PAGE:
6 Useful Tips to Extend the Life of Your Phone
We’ve put together some tips and tricks that will help you take better care of your phone, keep it in good condition and use it longer.
1. Protect the phone’s screen
Accidents happen. Everyone’s been there: you’re happily tapping away at your phone, when suddenly it slips out of your hand and drops on the floor, shattering the screen. On top of that, repairing the damage can prove costly.
The glass used in phones is very brittle. People want thin and slender phones, which means the glass can’t be very thick and using more durable glass is expensive, which would further raise the price of smartphones. The smartphone’s touch screen must also be able to register touches, which doesn’t work nearly as well through heavy glass.
The worst thing that can happen to a phone is it smashing corner-first into a rock, gravel or asphalt surface. However, when a smartphone’s screen breaks, it has likely already taken many hits that have weakened its durability one by one.
Replacing a broken screen is far more expensive than protecting it beforehand. Screen protectors don’t cost much, whereas replacing a broken screen can cost hundreds. A plastic film protector only protects the screen from scratches, so it’s a much better idea to use a tempered glass screen protector for smartphones. Tempered glass screen protectors are impact resistant and the feel of the display is identical to a phone without one.
When a screen protector breaks, it’s easy to replace – usually the phone itself doesn’t get damaged at all.
Even if you protect your phone with covers and tempered glass screen protectors, you should still keep in mind that it is a highly fragile object. Try to avoid dropping or bending the phone and knocking it against hard surfaces. Knocks cause microfractures that grow slowly with every impact. The more microfractures, the more likely the screen is to break from a bigger impact.
2. Protect the body of the phone with a protective case
In addition to the screen, it’s also highly recommended to protect the phone’s body. For example, in some iPhones the cellular antenna is located on the side of the phone. If the phone receives several hits in that particular spot, the signal may weaken. Some models also have a glass back cover, which should be protected to prevent it from breaking. The case also protects the phone’s camera from scratching when it’s set down on a table.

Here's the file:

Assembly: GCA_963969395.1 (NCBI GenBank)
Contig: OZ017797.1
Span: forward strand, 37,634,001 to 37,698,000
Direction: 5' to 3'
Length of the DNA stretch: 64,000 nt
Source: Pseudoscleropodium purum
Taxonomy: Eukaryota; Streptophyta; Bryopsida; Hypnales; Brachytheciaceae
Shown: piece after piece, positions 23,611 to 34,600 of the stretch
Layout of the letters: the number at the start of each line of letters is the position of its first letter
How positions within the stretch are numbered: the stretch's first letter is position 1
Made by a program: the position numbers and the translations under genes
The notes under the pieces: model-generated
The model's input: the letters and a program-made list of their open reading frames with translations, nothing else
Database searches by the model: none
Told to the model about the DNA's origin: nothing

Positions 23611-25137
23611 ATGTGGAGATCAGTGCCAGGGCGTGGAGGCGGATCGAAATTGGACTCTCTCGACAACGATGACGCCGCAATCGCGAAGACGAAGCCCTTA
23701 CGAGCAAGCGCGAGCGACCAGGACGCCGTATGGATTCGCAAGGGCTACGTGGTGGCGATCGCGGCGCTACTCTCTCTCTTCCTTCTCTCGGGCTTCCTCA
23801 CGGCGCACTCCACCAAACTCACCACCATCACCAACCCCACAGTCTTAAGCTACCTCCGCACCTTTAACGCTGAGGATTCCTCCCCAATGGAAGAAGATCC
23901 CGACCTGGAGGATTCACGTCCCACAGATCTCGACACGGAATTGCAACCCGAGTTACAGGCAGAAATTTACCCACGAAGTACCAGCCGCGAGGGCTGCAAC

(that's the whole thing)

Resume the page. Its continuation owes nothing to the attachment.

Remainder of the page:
Phone cases come in all colours, so they can dramatically alter the appearance of phones. They can also be made out of all kinds of materials, such as hard or soft plastic, metal, wood or leather.
The best protection is provided by cases that have a separate cover for the screen, that is, so-called wallet cases. Of course, they do make the phone somewhat thicker and larger, but are unbeatable in terms of protecting the phone. The wallet case protects the smartphone from front and back and both sides, and it’s also easy to keep your credit card in, for example.
3. Maximise battery life by charging the phone correctly
Currently, smartphones mainly use lithium-ion batteries. Compared to traditional battery technology, they charge faster, last longer and have higher energy density, thus having a longer lifespan. Lithium-ion batteries have their own little tricks that will make them last longer in use. The wrong choices and charging methods may even halve the battery’s lifespan.
You should never fully charge your smartphone, that is, up to 100%. Charging the phone fully, especially from a low power level reduces the battery’s lifespan. You should also never let the phone’s battery go fully empty.
The correct way to charge your phone is to do it little by little. You should charge your phone whenever you get a chance – even if only for a few minutes at a time. The power level should be continuously be maintained between 45–75 percent. So, for example, the habit that many people have of using their phone for the day and charging it overnight is bad for the battery’s lifespan.
You also shouldn’t charge the phone with another device’s charger – for example, you should never charge an iPhone using an iPad charger. Chargers designed for different devices may supply a different amount of power to the devices, even if they look the same. The rather new quick chargers have a similar effect on batteries. You should at least not use cheap quick chargers because, in effect, they supply the wrong amount of power to the phone and thus harm the battery.
4. Look after your information security
A huge amount of information about users are stored on their phones. You wouldn’t want pictures, messages, contact lists, usernames or passwords to fall into the wrong hands. Obviously, the most effective way to counter threats related to mobile privacy is simply to not lose your phone. Previously, before the time of smartphones, deactivating your SIM card helped if you lost your phone. Nowadays, deactivating your SIM card doesn’t really prevent the information from falling into the wrong hands. Fortunately, however, at least Apple offers the possibility to empty the data on the device remotely through iCloud with your Apple ID.